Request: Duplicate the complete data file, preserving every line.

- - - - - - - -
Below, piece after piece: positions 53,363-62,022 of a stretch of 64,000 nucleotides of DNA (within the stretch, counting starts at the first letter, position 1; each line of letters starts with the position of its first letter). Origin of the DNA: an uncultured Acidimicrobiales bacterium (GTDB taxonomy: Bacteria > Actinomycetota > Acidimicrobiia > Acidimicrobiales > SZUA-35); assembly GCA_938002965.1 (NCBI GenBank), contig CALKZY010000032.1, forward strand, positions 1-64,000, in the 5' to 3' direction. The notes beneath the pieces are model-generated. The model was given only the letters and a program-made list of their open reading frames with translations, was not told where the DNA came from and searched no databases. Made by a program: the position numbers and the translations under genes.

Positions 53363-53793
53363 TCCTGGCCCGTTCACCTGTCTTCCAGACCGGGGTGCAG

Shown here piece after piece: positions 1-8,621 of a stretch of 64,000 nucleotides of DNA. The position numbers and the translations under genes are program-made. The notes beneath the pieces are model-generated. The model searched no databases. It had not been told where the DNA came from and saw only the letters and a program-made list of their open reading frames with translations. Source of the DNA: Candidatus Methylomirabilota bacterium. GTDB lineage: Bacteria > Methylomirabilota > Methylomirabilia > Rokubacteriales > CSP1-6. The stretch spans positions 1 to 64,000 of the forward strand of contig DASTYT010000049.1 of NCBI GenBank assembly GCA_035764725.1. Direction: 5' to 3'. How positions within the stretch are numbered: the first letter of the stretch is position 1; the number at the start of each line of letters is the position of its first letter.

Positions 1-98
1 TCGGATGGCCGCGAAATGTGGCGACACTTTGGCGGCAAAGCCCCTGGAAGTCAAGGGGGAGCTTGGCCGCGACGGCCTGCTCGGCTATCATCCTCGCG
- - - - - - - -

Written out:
Below, piece after piece: positions 53,363-62,022 of a stretch of 64,000 nucleotides of DNA (within the stretch, counting starts at the first letter, position 1; each line of letters starts with the position of its first letter). Origin of the DNA: an uncultured Acidimicrobiales bacterium (GTDB taxonomy: Bacteria > Actinomycetota > Acidimicrobiia > Acidimicrobiales > SZUA-35); assembly GCA_938002965.1 (NCBI GenBank), contig CALKZY010000032.1, forward strand, positions 1-64,000, in the 5' to 3' direction. The notes beneath the pieces are model-generated. The model was given only the letters and a program-made list of their open reading frames with translations, was not told where the DNA came from and searched no databases. Made by a program: the position numbers and the translations under genes.

Positions 53363-53793
53363 TCCTGGCCCGTTCACCTGTCTTCCAGACCGGGGTGCAG

Shown here piece after piece: positions 1-8,621 of a stretch of 64,000 nucleotides of DNA. The position numbers and the translations under genes are program-made. The notes beneath the pieces are model-generated. The model searched no databases. It had not been told where the DNA came from and saw only the letters and a program-made list of their open reading frames with translations. Source of the DNA: Candidatus Methylomirabilota bacterium. GTDB lineage: Bacteria > Methylomirabilota > Methylomirabilia > Rokubacteriales > CSP1-6. The stretch spans positions 1 to 64,000 of the forward strand of contig DASTYT010000049.1 of NCBI GenBank assembly GCA_035764725.1. Direction: 5' to 3'. How positions within the stretch are numbered: the first letter of the stretch is position 1; the number at the start of each line of letters is the position of its first letter.

Positions 1-98
1 TCGGATGGCCGCGAAATGTGGCGACACTTTGGCGGCAAAGCCCCTGGAAGTCAAGGGGGAGCTTGGCCGCGACGGCCTGCTCGGCTATCATCCTCGCG